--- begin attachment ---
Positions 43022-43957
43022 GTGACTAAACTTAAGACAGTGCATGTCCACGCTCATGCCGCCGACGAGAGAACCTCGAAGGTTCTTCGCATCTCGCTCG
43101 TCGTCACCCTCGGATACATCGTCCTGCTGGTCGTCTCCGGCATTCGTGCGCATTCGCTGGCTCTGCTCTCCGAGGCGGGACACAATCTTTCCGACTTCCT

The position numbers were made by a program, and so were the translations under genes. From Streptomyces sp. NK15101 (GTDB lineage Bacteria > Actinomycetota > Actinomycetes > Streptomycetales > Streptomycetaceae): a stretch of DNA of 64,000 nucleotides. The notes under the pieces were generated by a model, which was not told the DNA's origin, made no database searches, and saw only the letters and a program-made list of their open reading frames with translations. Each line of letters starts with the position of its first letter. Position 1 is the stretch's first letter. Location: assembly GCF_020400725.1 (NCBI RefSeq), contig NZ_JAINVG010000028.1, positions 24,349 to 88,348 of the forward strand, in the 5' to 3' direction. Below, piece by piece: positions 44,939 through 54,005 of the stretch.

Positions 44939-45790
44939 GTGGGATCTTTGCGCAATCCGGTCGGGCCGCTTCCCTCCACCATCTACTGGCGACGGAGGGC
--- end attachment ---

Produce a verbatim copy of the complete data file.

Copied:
Positions 43022-43957
43022 GTGACTAAACTTAAGACAGTGCATGTCCACGCTCATGCCGCCGACGAGAGAACCTCGAAGGTTCTTCGCATCTCGCTCG
43101 TCGTCACCCTCGGATACATCGTCCTGCTGGTCGTCTCCGGCATTCGTGCGCATTCGCTGGCTCTGCTCTCCGAGGCGGGACACAATCTTTCCGACTTCCT

The position numbers were made by a program, and so were the translations under genes. From Streptomyces sp. NK15101 (GTDB lineage Bacteria > Actinomycetota > Actinomycetes > Streptomycetales > Streptomycetaceae): a stretch of DNA of 64,000 nucleotides. The notes under the pieces were generated by a model, which was not told the DNA's origin, made no database searches, and saw only the letters and a program-made list of their open reading frames with translations. Each line of letters starts with the position of its first letter. Position 1 is the stretch's first letter. Location: assembly GCF_020400725.1 (NCBI RefSeq), contig NZ_JAINVG010000028.1, positions 24,349 to 88,348 of the forward strand, in the 5' to 3' direction. Below, piece by piece: positions 44,939 through 54,005 of the stretch.

Positions 44939-45790
44939 GTGGGATCTTTGCGCAATCCGGTCGGGCCGCTTCCCTCCACCATCTACTGGCGACGGAGGGC